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    Is it Worth Moving to New Zealand From the UK?

    If you’re looking to experience life in a new country that’s laid back and has a good balance of work and home life, New Zealand can be a great option to consider. To help you with your decision, here are some pros and cons for the country:


    • Lower cost of living
    • Overall New Zealand is a safe place to live
    • Laid back atmosphere
    • There is a big focus on equality and fairness from the government
    • Rental costs are lower
    • Beautiful scenery and landscape
    • Great work-life balance
    • Good healthcare and education systems
    • Laid-back and relaxed lifestyle


    • House prices are more expensive in New Zealand compared to the UK
    • Due to the ozone layer being thinner in New Zealand, UV rays are particularly high, which does increase skin cancer risks and sunburn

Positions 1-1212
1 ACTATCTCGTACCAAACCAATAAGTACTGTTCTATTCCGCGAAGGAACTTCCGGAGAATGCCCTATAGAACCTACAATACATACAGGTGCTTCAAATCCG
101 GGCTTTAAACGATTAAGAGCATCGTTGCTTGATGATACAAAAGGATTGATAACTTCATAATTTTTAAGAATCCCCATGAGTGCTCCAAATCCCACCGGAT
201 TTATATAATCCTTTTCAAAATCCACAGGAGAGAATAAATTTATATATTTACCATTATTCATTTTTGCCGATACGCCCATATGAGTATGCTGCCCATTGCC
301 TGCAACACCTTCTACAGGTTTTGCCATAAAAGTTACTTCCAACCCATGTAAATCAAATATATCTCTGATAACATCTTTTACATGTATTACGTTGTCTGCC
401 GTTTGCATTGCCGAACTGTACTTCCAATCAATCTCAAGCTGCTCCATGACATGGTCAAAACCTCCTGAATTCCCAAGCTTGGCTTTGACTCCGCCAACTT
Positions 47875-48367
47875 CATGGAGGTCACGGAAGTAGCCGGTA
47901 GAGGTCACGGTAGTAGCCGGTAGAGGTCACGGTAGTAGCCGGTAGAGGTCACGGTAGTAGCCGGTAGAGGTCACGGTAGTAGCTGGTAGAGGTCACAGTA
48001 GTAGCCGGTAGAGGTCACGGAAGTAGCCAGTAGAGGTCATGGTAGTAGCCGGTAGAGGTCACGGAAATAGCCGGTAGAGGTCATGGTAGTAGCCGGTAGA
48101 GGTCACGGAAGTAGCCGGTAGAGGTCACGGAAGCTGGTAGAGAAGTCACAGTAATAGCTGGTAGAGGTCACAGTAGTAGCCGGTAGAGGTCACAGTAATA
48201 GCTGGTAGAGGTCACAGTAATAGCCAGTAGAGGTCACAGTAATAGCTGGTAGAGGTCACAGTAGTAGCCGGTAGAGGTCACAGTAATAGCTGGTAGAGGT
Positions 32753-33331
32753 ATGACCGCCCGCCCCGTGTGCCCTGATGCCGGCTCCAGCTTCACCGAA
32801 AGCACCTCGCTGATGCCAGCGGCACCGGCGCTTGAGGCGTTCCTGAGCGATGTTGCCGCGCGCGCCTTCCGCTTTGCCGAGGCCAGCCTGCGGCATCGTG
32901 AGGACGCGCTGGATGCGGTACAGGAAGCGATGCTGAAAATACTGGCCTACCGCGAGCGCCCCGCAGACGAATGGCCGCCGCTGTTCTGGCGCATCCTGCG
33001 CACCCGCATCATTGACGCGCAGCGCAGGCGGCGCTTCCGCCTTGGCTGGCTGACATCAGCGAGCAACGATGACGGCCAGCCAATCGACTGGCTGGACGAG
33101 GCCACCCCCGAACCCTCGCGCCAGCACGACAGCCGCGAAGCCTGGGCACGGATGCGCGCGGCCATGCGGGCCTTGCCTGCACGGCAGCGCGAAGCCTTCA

• The weather can be quite unpredictable and extreme
    • As it’s a smaller island, travel to other locations in the world can be more complicated

    Frequently Asked Questions:

    How much money do you need to emigrate to NZ?

    There isn’t a set amount of money needed to move to New Zealand from the UK. However, it’s important that you have enough money to allow you to live comfortably and in accordance with the cost of living, which is similar to the UK.

    You will need to take into consideration aspects such as rental and property prices, shipping costs, flights, and customs charges in addition to other costs before moving. This will ensure you can be financially stable and can afford to make the move.

    Ashleigh Williams

    Having written book reviews and content for For The Love of Books for over five years, Ashleigh now creates advice articles for Compare My Move, focusing on all things home-related.

    Dave Sayce

    Reviewed by Dave Sayce

    Owner & Managing Director, Compare My Move

    Dave Sayce is the owner and managing director of Compare My Move and has over 10 years of experience in the house removals industry.